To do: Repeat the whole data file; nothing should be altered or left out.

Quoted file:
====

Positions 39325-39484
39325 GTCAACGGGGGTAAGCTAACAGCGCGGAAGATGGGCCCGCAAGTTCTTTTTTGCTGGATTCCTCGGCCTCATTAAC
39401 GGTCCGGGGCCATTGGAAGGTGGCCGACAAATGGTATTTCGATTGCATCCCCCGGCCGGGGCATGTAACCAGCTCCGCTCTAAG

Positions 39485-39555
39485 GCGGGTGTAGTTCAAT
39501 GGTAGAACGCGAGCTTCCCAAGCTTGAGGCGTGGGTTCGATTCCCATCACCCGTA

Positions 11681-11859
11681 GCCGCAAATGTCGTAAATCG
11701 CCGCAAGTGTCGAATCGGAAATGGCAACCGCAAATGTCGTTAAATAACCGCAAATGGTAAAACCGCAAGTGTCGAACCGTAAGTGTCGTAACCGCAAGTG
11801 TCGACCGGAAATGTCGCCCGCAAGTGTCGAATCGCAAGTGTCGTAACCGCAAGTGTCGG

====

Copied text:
Positions 39325-39484
39325 GTCAACGGGGGTAAGCTAACAGCGCGGAAGATGGGCCCGCAAGTTCTTTTTTGCTGGATTCCTCGGCCTCATTAAC
39401 GGTCCGGGGCCATTGGAAGGTGGCCGACAAATGGTATTTCGATTGCATCCCCCGGCCGGGGCATGTAACCAGCTCCGCTCTAAG

Positions 39485-39555
39485 GCGGGTGTAGTTCAAT
39501 GGTAGAACGCGAGCTTCCCAAGCTTGAGGCGTGGGTTCGATTCCCATCACCCGTA

Positions 11681-11859
11681 GCCGCAAATGTCGTAAATCG
11701 CCGCAAGTGTCGAATCGGAAATGGCAACCGCAAATGTCGTTAAATAACCGCAAATGGTAAAACCGCAAGTGTCGAACCGTAAGTGTCGTAACCGCAAGTG
11801 TCGACCGGAAATGTCGCCCGCAAGTGTCGAATCGCAAGTGTCGTAACCGCAAGTGTCGG